A Guide to Massive-Scale Data Processing in Practice. This unique hands-on guide shows you how to solve this and many other problems in large-scale data processing with simple, fun, and elegant tools that leverage Apache Hadoop. Part I explains how Hadoop and MapReduce work, while. Code for the book "Big Data for Chimps" from O'Reilly - Big Data for Chimps. Finding patterns in massive event streams can be difficult, but learning how to find them doesn't have to be. This unique hands-on guide shows you how to solve.

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7OIN7PSFTS // Big Data for Chimps # PDF. Big Data for Chimps. By Philip Kromer, Russell Jurney. To download Big Data for Chimps eBook, make sure you . Book Details. Book Name. Big Data for Chimps. Edition. 1st Edition. Category. Programming & IT. Type. [PDF|EPBU|AZW3|MOBI. ] PDF. ISBN. Big Data for Chimps - Ebook download as PDF File .pdf), Text File .txt) or read book online. A Seriously Fun Guide to Large-Scale Data Analytics in Practice.

The computation cannot be split into independent chunksyou may have to compute correlation between stocks in different chunks, if the chunks carry different stocks. If the data is split along the time line, you would still need to compute correlation between stock prices at different points of time, which may be in different chunks.

For iterative computations, Hadoop MR is not well-suited for two reasons. One is the overhead of fetching data from HDFS for each iteration which can be amortized by a distributed caching layer , and the other is the lack of long-lived MR jobs in Hadoop.

Typically, there is a termination condition check that must be executed outside of the MR job, so as to determine whether the computation is complete. This implies that new MR jobs need to be initialized for each iteration in Hadoopthe overhead of initialization could overwhelm computation for the iteration and could cause significant performance hits.

The other perspective of Hadoop suitability can be understood by looking at the characterization of the computation paradigms required for analytics on massive data sets, from the National Academies Press NRC They term the seven categories as seven giants in contrast with 15 the dwarf terminology that was used to characterize fundamental computational tasks in the super-computing literature Asanovic et al.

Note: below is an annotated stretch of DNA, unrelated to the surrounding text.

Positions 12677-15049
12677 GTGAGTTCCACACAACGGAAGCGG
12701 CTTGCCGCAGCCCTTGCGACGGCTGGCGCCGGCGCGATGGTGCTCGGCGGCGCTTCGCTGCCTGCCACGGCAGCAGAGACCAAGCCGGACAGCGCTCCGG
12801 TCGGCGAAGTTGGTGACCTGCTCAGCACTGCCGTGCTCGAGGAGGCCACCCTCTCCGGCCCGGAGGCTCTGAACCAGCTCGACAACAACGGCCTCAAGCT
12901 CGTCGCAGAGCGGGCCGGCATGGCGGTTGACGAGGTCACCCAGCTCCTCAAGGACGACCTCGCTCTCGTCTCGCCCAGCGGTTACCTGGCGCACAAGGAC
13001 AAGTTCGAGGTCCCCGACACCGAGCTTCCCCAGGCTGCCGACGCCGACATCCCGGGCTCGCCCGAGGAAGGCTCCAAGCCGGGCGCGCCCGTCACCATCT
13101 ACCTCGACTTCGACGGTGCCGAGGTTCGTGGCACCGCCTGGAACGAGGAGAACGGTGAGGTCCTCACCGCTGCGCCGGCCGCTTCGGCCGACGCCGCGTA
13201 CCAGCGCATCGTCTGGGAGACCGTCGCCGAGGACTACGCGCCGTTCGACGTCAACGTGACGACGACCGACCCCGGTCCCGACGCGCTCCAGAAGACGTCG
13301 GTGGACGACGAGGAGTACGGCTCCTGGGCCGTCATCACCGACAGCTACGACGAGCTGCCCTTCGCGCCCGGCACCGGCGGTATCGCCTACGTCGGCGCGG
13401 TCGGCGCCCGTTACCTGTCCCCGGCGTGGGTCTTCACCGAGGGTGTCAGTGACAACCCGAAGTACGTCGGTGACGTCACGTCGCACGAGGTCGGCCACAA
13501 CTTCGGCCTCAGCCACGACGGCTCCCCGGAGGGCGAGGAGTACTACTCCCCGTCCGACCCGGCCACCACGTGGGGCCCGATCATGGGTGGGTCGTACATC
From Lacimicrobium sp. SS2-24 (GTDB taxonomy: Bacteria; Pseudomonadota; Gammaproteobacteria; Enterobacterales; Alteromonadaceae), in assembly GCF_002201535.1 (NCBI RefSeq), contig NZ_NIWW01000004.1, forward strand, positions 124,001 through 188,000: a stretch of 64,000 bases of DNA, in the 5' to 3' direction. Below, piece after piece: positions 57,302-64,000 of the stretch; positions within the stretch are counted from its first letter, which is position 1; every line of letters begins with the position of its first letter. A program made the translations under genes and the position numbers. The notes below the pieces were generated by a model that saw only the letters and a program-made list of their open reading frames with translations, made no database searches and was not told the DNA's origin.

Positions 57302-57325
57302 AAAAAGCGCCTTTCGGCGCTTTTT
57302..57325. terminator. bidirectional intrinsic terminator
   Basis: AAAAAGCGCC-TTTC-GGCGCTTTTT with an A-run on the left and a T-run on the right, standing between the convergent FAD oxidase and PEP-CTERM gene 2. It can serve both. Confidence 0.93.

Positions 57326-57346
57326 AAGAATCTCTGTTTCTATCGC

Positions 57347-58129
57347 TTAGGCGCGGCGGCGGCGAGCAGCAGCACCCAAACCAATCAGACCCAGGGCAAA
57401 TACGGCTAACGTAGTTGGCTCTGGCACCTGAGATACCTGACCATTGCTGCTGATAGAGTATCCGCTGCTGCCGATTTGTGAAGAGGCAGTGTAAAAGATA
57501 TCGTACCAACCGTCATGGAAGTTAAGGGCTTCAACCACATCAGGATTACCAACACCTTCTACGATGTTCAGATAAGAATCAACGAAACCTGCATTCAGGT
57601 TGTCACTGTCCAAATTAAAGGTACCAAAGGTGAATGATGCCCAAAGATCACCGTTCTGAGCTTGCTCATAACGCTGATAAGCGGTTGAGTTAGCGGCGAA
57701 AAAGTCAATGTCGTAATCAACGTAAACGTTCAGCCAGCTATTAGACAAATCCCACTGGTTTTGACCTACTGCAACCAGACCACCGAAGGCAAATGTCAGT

These are the seven giants: 1. Basic statistics: This category involves basic statistical operations such as computing the mean, median, and variance, as well as things like order statistics and counting. The operations are typically O N for N points and are typically embarrassingly parallel, so perfect for Hadoop. Linear algebraic computations: These computations involve linear systems, eigenvalue problems, inverses from problems such as linear regression, and Principal Component Analysis PCA.

Moreover, a formulation of multivariate statistics in matrix form is difficult to realize over Hadoop. Examples of this type include kernel PCA and kernel regression.

Generalized N-body problems: These are problems that involve distances, kernels, or other kinds of similarity between points or sets of points tuples.

Computational complexity is typically O N2 or even O N3. The typical problems include range searches, nearest neighbor search problems, and nonlinear dimension reduction methods.

The simpler solutions of N-body problems such as k-means clustering are solvable over Hadoop, but not the complex ones such as kernel PCA, kernel Support Vector Machines SVM , and kernel discriminant analysis. Graph theoretic computations: Problems that involve graph as the data or that can be modeled graphically fall into this category.

The computations on graph data include centrality, commute distances, and ranking. When the statistical model is a graph, graph search is important, as are computing probabilities which are operations known as inference.

Some graph theoretic computations that can be posed as linear algebra problems can be solved over Hadoop, within the limitations specified under giant 2.

Euclidean graph problems are hard to realize over Hadoop as they become generalized N-body problems. Moreover, major computational challenges arise when you are dealing with large sparse graphs; partitioning them across a cluster is hard. Optimizations: Optimization problems involve minimizing convex or maximizing concave a function that can be referred to as an objective, a loss, a cost, or an energy function.

These problems can be solved in various ways. Stochastic approaches are amenable to be implemented in Hadoop. Mahout has an implementation of stochastic gradient descent.

Linear or quadratic programming approaches are harder to realize over Hadoop, because they involve complex iterations and operations on large matrices, especially at high dimensions. One approach to solve optimization problems has been shown to be solvable on Hadoop, but by realizing a construct known as All-Reduce Agarwal et al.

However, this approach might not be fault-tolerant and might not be generalizable. Conjugate gradient descent CGD , due to its iterative nature, is also hard to realize over Hadoop. The work of Stephen Boyd and his colleagues from Stanford has precisely addressed this giant. Their paper Boyd et al. Integrations: The mathematical operation of integration of functions is important in big data analytics. They arise in Bayesian inference as well as in random effects models.

Quadrature approaches that are sufficient for low-dimensional integrals might be realizable on Hadoop, but not those for high-dimensional integration which arise in Bayesian inference approach for big data analytical problems. Most recent applications of big data deal with high-dimensional datathis is corroborated among others by Boyd et al.

MCMC is iterative in nature because the chain must converge to a stationary distribution, which might happen after several iterations only. Alignment problems: The alignment problems are those that involve matching between data objects or sets of objects. They occur in various domainsimage de-duplication, matching catalogs from different instruments in astronomy, multiple sequence alignments used in computational biology, and so on.